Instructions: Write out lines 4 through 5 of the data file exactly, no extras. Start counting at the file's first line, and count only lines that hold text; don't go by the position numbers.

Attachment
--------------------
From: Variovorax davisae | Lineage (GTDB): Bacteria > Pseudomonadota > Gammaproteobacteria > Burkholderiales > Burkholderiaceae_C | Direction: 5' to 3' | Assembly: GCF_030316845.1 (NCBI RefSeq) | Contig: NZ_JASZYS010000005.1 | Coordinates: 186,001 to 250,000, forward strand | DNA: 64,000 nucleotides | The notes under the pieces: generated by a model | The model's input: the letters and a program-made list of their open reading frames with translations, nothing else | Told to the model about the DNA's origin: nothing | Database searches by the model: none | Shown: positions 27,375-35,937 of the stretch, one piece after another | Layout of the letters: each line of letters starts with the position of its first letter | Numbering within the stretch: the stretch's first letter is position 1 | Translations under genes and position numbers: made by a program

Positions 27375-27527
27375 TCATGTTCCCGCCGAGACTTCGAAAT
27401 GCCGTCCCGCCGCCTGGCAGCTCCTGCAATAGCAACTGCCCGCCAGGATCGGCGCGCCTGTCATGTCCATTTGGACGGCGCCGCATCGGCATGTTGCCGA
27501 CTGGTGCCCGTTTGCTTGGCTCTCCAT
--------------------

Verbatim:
27401 GCCGTCCCGCCGCCTGGCAGCTCCTGCAATAGCAACTGCCCGCCAGGATCGGCGCGCCTGTCATGTCCATTTGGACGGCGCCGCATCGGCATGTTGCCGA
27501 CTGGTGCCCGTTTGCTTGGCTCTCCAT